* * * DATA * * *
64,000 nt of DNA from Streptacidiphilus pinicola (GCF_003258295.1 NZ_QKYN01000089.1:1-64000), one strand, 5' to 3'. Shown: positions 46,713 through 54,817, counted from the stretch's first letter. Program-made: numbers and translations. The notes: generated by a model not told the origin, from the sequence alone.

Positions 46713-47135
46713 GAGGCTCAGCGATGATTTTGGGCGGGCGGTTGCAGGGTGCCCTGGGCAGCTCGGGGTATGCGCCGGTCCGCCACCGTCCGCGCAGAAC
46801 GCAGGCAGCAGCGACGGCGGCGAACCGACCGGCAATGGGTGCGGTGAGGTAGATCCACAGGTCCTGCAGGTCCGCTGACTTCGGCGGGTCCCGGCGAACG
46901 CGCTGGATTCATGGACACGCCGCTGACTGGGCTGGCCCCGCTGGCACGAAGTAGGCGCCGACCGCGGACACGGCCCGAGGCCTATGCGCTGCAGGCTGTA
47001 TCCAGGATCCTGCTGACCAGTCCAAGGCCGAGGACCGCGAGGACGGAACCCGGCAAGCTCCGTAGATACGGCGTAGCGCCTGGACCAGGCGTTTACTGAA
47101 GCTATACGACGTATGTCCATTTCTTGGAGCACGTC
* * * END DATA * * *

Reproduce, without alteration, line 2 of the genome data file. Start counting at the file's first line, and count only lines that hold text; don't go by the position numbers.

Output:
Positions 46713-47135